Sane perception of value of electronics

"How much does a cartoon cost?"


"Twenty bucks for something that takes you five minutes?!"

"Five minutes and twenty years."

Occasionally people comment about the perceived high cost of the stuff that we sell at the Boldport shop. The first couple of times I tried to explain why those items simply have to be sold at this price in order to be viable, and what's unique about then, but then I stopped. My response now is that the price is what it is and that all the stuff in the shop is open source, so I encourage anyone to make their own if they want to make modifications or think that it'd be cheaper that way.

As engineers we tend to mentally cost things up based on the sum of their components. (A recent email said that the price was too high for a "PCB and some components".) That's unfair. It disregards the time and cost that went into research, experimentation, thought, prototypes, packaging, presentation, and the hundred different things that are required to make something sell-able. Oh, and years of experience.

We're also in a perverse time where the goalposts are set by unrealistic low-balled Kickstarter project promises, mass-produced products (Arduinos and Raspberry Pis), heavily sponsored boards (FPGAs), and uninspiring junk sold in baggies at Maplin. Not everything can be made in large quantities in China, and not everything can be scraped down for the sake of shaving off a pound from the BOM. When I design boards, I first research the concept and then research for components that fit functionally and visually into that concept. If those end up more expensive than something that doesn't, then tough, I won't compromise on the concept. Also, I make kits in 30--300 quantities; hardly enough to contact Flextronics or travel to China for establishing a relationship with a fab. (I hope that I'll get there eventually, though ;)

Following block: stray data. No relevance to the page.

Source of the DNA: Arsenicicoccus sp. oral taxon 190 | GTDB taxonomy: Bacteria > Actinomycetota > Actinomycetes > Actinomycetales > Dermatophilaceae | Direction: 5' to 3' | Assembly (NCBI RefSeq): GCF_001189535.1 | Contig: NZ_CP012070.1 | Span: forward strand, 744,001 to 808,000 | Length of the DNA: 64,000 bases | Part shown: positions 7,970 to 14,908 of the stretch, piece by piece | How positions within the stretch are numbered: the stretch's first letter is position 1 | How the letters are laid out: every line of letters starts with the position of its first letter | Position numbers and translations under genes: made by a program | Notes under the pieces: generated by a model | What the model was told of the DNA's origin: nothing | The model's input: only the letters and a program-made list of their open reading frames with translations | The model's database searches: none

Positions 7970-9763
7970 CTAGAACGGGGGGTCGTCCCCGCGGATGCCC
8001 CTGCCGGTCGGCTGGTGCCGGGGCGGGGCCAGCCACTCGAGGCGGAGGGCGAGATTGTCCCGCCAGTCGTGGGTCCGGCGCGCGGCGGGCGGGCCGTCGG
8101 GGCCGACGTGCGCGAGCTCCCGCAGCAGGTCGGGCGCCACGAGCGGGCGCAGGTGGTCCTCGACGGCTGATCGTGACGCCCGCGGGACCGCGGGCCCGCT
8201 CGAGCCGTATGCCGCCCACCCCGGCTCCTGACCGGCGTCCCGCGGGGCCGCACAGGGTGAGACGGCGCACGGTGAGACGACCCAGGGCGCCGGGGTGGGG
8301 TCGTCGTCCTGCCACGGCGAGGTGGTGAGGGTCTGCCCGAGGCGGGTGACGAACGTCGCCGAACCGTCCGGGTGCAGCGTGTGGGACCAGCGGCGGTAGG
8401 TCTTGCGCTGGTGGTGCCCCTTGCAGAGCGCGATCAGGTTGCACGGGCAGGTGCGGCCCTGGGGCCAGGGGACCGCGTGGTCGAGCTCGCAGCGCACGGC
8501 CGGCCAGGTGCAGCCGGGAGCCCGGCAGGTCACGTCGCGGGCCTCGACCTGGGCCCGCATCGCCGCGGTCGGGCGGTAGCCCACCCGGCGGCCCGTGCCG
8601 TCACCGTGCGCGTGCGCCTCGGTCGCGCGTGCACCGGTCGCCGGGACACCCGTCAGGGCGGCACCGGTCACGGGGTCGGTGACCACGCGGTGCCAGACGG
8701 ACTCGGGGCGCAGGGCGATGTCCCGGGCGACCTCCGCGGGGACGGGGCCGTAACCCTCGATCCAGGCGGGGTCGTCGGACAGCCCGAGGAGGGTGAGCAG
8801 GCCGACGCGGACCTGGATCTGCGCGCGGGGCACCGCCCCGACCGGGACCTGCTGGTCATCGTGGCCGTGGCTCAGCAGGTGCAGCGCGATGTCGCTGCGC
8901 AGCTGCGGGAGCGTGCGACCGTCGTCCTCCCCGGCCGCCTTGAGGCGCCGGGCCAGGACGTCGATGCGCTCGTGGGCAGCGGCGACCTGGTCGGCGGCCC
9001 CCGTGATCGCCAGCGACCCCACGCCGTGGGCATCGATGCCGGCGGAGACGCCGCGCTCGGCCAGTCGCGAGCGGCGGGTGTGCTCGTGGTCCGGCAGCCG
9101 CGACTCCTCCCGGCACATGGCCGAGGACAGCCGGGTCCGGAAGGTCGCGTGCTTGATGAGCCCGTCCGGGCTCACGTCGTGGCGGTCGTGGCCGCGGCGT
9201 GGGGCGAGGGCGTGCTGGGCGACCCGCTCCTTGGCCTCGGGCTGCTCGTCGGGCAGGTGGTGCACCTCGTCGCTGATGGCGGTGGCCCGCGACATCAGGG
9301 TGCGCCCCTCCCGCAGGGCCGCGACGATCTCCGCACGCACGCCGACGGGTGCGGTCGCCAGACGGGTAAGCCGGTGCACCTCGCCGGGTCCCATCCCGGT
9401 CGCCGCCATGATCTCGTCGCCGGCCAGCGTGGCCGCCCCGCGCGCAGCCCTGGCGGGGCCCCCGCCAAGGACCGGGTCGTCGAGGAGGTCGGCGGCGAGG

I fear that the concepts that I'm trying to promote have no place -- I get plenty of good feedback, but virtually no sales. Cost, of course, is one potential issue here, but I cannot (yet) see a way to maintain the level of quality I want to offer within the guiding concept of "beautifully functional circuits" if the value doesn't shine through. I'm probably doing something wrong, and I'm trying to figure out what that is.

Finally, worse than the impact on Boldport, I also fear that the low goalposts situation may be preventing us from being more creative in our craft. That would be bad.


Saar Drimer1 Comment